Researchers at Centers for Disease Control and Prevention use body mass index, or BMI, which is essentially weight divided by height squared, to define weight categories. They define obesity as a BMI of 30 and above, overweight from 25 up to 30 and normal weight as 18.5 to 25. They found that obesity was linked to about eleven percent of deaths from a number of cancers, and obesity was associated with about nine percent of cardiovascular deaths. But overweight had no association with those deaths.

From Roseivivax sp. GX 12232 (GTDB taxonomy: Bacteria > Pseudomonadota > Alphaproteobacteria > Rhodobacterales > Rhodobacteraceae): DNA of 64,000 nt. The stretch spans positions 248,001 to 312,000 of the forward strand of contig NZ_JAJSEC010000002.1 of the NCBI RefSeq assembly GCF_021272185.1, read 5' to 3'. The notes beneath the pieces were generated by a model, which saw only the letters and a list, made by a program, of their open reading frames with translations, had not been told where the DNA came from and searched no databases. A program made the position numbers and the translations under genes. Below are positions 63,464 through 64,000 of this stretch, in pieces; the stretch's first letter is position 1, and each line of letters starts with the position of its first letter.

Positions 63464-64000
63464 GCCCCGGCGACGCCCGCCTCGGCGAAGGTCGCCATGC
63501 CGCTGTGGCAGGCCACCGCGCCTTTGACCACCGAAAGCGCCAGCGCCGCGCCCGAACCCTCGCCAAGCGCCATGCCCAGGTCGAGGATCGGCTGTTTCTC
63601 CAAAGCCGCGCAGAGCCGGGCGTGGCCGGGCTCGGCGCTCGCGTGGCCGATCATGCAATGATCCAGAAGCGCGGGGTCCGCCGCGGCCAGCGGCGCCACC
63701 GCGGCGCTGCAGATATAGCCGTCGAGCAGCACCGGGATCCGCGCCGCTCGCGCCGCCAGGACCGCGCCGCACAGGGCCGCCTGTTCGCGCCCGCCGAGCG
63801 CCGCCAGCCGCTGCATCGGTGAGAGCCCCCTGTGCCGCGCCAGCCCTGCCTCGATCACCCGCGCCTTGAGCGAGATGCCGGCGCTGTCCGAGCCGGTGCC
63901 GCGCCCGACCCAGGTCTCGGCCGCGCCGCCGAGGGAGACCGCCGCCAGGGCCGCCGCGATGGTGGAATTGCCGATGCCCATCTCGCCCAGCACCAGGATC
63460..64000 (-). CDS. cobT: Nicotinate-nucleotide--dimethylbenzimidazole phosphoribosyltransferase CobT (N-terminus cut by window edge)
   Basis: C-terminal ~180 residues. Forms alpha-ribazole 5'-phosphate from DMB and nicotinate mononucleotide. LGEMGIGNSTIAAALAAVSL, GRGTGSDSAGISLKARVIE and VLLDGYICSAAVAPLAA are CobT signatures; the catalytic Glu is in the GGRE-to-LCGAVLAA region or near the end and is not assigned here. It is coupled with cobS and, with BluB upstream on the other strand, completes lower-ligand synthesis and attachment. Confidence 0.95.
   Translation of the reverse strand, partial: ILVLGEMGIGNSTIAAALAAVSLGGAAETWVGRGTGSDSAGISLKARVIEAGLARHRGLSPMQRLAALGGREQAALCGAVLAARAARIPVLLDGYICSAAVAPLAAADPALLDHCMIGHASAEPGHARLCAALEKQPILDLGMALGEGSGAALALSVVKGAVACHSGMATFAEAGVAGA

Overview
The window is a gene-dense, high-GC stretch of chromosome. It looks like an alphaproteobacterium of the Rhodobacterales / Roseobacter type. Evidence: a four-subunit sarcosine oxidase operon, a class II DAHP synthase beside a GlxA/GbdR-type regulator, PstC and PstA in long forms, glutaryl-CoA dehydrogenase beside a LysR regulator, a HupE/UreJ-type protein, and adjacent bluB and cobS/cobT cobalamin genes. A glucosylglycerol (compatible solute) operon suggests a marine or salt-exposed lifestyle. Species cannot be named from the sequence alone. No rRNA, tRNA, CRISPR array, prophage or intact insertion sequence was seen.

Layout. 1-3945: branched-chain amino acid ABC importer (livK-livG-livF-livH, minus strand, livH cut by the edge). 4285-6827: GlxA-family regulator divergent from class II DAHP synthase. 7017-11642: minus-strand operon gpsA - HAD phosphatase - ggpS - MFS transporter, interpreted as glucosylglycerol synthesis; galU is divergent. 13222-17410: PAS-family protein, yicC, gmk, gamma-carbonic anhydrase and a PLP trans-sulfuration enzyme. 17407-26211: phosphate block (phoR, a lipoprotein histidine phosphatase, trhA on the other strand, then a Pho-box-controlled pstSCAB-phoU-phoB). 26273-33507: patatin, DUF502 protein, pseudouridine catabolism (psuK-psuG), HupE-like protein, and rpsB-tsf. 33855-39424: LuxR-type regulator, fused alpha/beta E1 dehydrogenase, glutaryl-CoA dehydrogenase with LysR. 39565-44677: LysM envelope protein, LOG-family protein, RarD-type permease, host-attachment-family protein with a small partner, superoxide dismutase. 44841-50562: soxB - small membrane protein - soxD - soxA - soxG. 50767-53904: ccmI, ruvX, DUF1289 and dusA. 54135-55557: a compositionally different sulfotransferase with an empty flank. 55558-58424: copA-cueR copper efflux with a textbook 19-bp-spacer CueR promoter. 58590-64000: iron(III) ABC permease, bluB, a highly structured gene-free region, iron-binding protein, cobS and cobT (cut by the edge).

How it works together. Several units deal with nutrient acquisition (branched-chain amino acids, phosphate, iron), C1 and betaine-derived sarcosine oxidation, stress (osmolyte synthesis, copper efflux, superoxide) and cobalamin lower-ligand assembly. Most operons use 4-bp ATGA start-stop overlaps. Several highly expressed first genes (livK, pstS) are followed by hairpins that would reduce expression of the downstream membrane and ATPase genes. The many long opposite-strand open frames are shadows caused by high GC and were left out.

About 40 % of deaths in the U.S. population are due to causes that are neither cancer nor cardiovascular disease, and the researchers found that overweight was associated with a significantly reduced number of deaths from those causes. It is important to note that a person who falls under the “overweight” category may show no visible signs of carrying extra weight.
To calculate your BMI, log onto www.cdc.gov/nccdphp/dnpa/bmi.